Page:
New insolvency regime: a windfall or a headache for professionals?

Success of scheme will depend on integrity of PIPs, says insolvency chief


Central to the Government’s plan to deal with the legacy of personal debt is the creation of a new brand of insolvency professional, due to be registered from next summer. Depending on who you talk to, the Personal Insolvency Practitioner (PIP) will be jumping on the greatest legal gravy train for years, or embarking on a journey that will be far more hassle than it’s worth.

What’s certain, according to Lorcan O’Connor, director of the Insolvency Service of Ireland (ISI), is that “if we don’t get the practitioner bit right the system won’t work”. His agency is due to start registering the first PIPs from next June, and while “we will not have several hundred authorised by June… we will start to create the list [THEN]and that will increase during the summer”.

To be a PIP, you must be a solicitor, a barrister, a qualified accountant or financial advisor, or otherwise hold a relevant qualification. As important, said Mr O’Connor, were “intangible” qualities, like communications skills and an ability to deal sensitively with people in crisis.

“If the court does not have confidence in the PIP the court is not going to proceed.” While he would “put as much pressure as possible on [creditors] to engage in this process”, he couldn’t legitimately do so “if the PIP is untrustworthy or has no experience in this area”, he added.

It’s not the only challenge his office is taking on, having begun “from a standing start in November”. The ISI is designing a new IT system that would allow the insolvency process be “primarily electronic”. Ideally, he said, “the judges will be assessing it primarily on a computer screen rather than looking at the documentation supporting that application.”

Mr O’Connor was speaking in Dublin at an information seminar organised by Free Legal Advice Centres (Flac) last week on the new insolvency regime. The event brought together leading practitioners in the field, including Tom Murray, a partner in Friel Stafford and self-proclaimed “wannabe PIP”.

He dismissed the notion that lawyers would be rushing to become registered, asking with a touch of mischief: “How many solicitors are good at totting up stuff except for the bill?” As for mortgage brokers, “they have no sense of irony to become PIPs.”

He said the experience in the UK was that many professions initially got involved in insolvency work but later withdrew after realities hit home. He believed the business here would go to “a relatively small number of law firms” because only they would be able to put the necessary systems in place.

The cost of registering - €1,500 initially, with a €1,000 renewal fee - combined with training costs, and increased liability insurance were further disincentives. There was also the risk of stress and burnout from dealing with people in crisis situations.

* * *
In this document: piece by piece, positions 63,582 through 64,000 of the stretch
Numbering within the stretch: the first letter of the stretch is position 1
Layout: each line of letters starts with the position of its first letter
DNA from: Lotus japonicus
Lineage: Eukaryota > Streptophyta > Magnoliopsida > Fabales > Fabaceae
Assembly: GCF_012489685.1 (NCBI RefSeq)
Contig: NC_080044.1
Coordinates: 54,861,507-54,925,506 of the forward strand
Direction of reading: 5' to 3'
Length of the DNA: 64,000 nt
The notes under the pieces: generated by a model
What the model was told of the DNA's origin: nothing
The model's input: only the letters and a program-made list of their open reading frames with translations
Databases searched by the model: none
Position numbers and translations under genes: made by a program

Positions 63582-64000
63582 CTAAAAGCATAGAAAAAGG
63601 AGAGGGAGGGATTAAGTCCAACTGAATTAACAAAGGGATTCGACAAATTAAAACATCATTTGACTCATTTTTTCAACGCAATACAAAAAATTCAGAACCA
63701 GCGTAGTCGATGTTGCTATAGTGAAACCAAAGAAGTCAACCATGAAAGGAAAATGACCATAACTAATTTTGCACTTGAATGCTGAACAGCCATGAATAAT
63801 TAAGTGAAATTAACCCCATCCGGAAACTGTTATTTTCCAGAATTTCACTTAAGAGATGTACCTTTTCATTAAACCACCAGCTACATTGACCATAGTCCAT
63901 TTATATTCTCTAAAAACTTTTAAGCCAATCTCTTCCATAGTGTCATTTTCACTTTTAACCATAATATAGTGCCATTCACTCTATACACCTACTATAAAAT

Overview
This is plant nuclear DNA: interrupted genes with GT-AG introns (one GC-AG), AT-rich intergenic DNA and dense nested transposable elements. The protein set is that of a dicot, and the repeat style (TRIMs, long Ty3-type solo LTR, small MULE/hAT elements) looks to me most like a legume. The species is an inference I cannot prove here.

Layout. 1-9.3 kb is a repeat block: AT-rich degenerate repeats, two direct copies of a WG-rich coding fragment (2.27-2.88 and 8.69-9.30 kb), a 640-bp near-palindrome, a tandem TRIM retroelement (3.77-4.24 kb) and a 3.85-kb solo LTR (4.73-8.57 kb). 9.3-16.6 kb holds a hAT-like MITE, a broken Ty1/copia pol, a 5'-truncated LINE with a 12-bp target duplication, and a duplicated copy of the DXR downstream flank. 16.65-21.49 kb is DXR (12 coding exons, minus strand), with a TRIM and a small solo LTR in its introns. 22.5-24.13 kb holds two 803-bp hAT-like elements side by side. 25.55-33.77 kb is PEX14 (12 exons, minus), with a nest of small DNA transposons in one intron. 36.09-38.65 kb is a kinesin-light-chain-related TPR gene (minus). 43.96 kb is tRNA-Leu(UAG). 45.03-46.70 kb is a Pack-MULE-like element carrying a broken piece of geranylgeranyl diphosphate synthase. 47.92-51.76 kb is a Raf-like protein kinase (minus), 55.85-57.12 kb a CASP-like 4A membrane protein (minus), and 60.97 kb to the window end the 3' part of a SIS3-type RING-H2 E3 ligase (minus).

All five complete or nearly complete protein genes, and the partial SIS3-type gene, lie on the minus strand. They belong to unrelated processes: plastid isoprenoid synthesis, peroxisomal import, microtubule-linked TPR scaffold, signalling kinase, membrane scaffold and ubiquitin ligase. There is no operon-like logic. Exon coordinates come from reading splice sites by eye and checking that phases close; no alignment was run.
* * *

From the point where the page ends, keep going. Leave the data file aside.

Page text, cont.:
Vouching for this in his capacity as Official Assignee in Bankruptcy was Christopher Lehane, who said: “It’s amazing how stressed I become and how distressed the bankrupts become after bankruptcy.” It was a “huge relief” for debtors to find the threatening letters had stopped but their residual problems often transferred to his office.

Mr Lehane, whose expanded office was relocated at the weekend to the ISI’s headquarters near Dublin’s Phoenix Park, said many misconceptions surrounded bankruptcy, including the idea that going to the UK was a softer option for bankrupts. While there was an advantage of coming out of the process in just one year, rather than three years, it was “totally untrue that trustees were not ruthless in looking for value from the debtor’s assets.

Professional fees for dealing with debt have been the subject of controversy. However, Mr Lehane suggested the cost of bankruptcy at €650 was not unreasonable if it helped “to end the huge strain” on a family.

As for PIPs, Mr Murray said the market would decide the level of fees charged but he predicted an initial consultation would be an average of €300. To negotiate a deal with a bank would require substantial work, costing anything from €1,000 to €3,000 or “it could be €10,000 for a significant entrepreneur with significant debts”, while there might be further fees of around €500-€700 a year for reviewing a settlement.

Also speaking at the conference was Colette Bennett of MABS, which is acting as an Approved Intermediary for people seeking debt relief notices, which typically apply to smaller liabilities, under ISI. She admitted it was “going to be a challenge” to manage the system. While four additional posts had been created at MABS, Flac has called for further resources to ensure there were no waiting lists for the scheme.

About 150,000 mortgages are in arrears of more than 90 days, affecting up to 500,000 people, according to ISI.

The Government has estimated about 18,000 people will apply for personal insolvency schemes in the first year but StubbsGazette puts the figure at 25,000, excluding up to 7,000 bankrupts.

In a bullish report earlier this month, it said “the evaporation of the stigma of debt, coupled with the stark financial reality faced by thousands of Irish households, indicates the demand could be off the scale previously imagined”.

l Flac has posted extensive materials on the insolvency process, along with video clips of the seminar, at

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